Noise: How to Overcome the High, Hidden Cost of Inconsistent Decision Making (via Harvard Business Review)

screen-shot-2016-09-14-at-9-51-44-amFrom the article:  “The prevalence of noise has been demonstrated in several studies. Academic researchers have repeatedly confirmed that professionals often contradict their own prior judgments when given the same data on different occasions. For instance, when software developers were asked on two separate days to estimate the completion time for a given task, the hours they projected differed by 71%, on average. When pathologists made two assessments of the severity of biopsy results, the correlation between their ratings was only .61 (out of a perfect 1.0), indicating that they made inconsistent diagnoses quite frequently. Judgments made by different people are even more likely to diverge. Research has confirmed that in many tasks, experts’ decisions are highly variable: valuing stocks, appraising real estate,sentencing criminals, evaluating job performance, auditing financial statements, and more. The unavoidable conclusion is that professionals often make decisions that deviate significantly from those of their peers, from their own prior decisions, and from rules that they themselves claim to follow.”

Suffice to say we at LexPredict agree.  Indeed, building from our work on Fantasy SCOTUS where our expert crowd outperforms any known single alternative (including the highest ranked Fantasy SCOTUS player), we have recently launched LexSemble (our configurable crowdsourcing platform) in order to help legal and other related organizations make better decisions (in transactions, litigation, regulatory matters, etc.).

We are working to pilot with a number of industry partners interested in applying underwriting techniques to more rigorously support their decision making.  This is also an example of what we have been calling Fin(Legal)Tech (the financialization of law).  If you want to learn more please sign up for our Fin(Legal)Tech conference coming on November 4th in Chicago) (tickets are free but space is limited).

Artificial Intelligence and Law – 
A Six Part Primer

Above is my keynote address at the Janders Dean Legal Horizon Conference in Sydney. It is a mixture of some earlier talks I have given – together with some new materials.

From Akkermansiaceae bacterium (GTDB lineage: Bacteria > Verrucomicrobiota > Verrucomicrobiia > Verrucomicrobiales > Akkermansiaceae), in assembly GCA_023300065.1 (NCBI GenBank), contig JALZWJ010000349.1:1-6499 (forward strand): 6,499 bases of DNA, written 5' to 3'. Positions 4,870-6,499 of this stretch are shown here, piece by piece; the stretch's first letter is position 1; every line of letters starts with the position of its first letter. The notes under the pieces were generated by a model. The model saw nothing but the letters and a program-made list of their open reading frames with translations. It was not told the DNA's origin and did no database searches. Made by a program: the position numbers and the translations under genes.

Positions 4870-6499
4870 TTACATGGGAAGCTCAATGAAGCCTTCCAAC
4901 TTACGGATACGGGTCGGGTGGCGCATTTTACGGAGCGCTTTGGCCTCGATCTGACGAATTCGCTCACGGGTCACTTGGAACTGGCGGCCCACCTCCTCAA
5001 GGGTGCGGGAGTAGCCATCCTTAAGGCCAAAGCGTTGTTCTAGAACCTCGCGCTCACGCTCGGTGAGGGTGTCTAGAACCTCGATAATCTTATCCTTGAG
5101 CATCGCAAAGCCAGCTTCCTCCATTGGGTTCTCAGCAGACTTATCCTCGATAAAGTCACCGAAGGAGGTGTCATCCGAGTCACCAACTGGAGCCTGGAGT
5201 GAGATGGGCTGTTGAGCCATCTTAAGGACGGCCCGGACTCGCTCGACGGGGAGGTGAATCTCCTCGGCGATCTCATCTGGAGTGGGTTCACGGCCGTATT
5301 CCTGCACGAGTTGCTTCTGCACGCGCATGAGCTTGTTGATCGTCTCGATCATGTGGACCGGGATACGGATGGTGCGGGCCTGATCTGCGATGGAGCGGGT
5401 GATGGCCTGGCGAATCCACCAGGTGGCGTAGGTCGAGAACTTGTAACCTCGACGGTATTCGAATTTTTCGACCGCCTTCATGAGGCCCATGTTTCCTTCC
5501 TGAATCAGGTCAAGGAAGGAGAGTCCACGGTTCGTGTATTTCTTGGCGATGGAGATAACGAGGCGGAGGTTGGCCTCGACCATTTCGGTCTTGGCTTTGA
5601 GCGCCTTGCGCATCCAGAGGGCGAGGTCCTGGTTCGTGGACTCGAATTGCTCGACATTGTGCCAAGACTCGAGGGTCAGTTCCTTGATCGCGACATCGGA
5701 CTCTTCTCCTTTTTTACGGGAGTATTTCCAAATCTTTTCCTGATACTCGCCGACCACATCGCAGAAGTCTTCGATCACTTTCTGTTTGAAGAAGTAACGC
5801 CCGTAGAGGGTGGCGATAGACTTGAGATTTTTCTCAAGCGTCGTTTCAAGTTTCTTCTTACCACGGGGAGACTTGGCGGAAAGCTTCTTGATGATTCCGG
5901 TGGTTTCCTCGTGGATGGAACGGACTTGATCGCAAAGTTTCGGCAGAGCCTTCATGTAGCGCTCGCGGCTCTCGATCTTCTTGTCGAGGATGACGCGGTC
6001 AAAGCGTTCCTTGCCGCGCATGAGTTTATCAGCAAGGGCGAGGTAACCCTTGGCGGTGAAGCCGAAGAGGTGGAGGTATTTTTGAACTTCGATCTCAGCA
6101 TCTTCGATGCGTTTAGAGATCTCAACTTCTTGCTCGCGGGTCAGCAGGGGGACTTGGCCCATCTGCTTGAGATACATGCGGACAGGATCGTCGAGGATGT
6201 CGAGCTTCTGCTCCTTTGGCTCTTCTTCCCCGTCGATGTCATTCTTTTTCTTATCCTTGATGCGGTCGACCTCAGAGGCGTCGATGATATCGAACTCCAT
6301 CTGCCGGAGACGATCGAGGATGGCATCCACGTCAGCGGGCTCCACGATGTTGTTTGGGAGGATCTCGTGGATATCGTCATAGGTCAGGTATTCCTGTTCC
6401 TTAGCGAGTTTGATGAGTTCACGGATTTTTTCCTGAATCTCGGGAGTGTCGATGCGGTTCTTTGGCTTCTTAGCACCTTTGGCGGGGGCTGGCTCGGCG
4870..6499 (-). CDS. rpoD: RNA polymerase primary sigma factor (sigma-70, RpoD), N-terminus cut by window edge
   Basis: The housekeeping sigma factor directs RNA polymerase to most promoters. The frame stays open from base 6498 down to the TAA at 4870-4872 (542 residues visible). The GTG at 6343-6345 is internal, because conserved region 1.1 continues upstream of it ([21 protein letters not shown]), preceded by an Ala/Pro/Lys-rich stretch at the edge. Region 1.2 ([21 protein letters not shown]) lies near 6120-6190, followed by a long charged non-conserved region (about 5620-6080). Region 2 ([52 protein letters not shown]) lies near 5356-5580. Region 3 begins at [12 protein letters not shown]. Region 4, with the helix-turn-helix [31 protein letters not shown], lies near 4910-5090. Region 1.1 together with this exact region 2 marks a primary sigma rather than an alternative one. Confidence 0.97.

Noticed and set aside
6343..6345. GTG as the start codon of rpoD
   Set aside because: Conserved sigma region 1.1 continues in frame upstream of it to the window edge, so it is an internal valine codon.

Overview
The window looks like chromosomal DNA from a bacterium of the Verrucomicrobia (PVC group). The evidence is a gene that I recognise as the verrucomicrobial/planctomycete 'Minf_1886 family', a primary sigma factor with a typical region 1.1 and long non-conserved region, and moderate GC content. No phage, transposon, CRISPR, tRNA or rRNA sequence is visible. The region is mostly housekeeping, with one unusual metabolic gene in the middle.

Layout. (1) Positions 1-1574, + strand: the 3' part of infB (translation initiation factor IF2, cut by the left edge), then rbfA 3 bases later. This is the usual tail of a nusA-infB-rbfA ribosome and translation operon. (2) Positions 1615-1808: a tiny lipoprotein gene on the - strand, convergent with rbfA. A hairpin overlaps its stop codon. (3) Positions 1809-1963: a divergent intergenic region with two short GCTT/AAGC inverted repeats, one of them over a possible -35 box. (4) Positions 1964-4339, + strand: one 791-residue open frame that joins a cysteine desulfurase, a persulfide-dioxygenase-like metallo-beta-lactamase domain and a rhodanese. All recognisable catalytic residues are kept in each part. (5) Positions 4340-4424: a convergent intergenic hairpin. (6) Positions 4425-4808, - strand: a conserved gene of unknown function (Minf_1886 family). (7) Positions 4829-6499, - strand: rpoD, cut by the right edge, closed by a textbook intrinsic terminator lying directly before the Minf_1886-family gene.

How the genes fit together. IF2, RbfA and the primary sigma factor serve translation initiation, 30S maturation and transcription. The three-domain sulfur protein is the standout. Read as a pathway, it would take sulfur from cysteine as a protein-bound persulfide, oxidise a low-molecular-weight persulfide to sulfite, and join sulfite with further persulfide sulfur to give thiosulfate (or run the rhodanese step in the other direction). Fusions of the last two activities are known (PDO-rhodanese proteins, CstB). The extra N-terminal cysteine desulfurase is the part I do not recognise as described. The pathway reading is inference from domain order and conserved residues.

Stanford CodeX Future Law 2016 Conference @ Stanford Law School

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Tomorrow I will be at the Stanford CodeX Future Law 2016 Conference @Stanford Law School.  I will be moderating the following panel:

Hot or Not – Watson and Beyond 

What data analytics technologies are in use today?
What’s real and what’s marketing buzz?
What’s possible in the foreseeable future?
What are the implications for providers and consumers of legal services?
What are the limitations?
What are the policy implications?

Moderator:
Professor Dan Katz,
Illinois Tech – Chicago-Kent College of Law, @computational

Speakers:
Noah Waisberg, Kira Systems, @nwaisb
Khalid Al-Kofahi, Thomson Reuters, @KKofahi
Charles Horowitz, The MITRE Corporation Informatics
Andrew Arruda, ROSS Intelligence, @AndrewArruda
Himabindu Lakkaraju, Stanford University, @hima_bindu

Vanderbilt Conference on Artificial Intelligence and the Law


Today I presented at Vanderbilt Conference on Artificial Intelligence and the Law – my afternoon talk was entitled – From Causal Inference to Predictive Analytics: AI Research by Legal Academics (and Beyond).

It was a great lineup here – from Richard Susskind to ROSS Intelligence (powered by IBM Watson) to many others …

The Legal Profession Hasn’t Changed in Decades. Here’s the Case for the Uberisation of It (via FT)


“The Uberisation of Law?” Quick shout out in the FT today for Mike, Josh and I (looking forward to releasing the revised version of the cited as well as and getting our Experts, Crowds and Algorithms paper out there as well)

How Artificial Intelligence is Transforming the Legal Profession (via ABA Journal)

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This month’s ABA Journal Cover Story is about Artificial Intelligence and Law where a wide range of companies and topics are highlighted.   Our work on #SCOTUS Prediction (which is being extended in a meta-ensemble of Experts, Crowds + Algorithms) is briefly discussed.  In addition, Denton’s NextLaw Labs (disclosure I am an advisory board member) is also highlighted.

The 16th International Conference on Artificial Intelligence and Law – King College London (June 2017)

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The program committee for the 16th International Conference on Artificial Intelligence and Law has just named King College London as the host for the biannual ICAIL conference.   Mark you calendars for 2017 in London!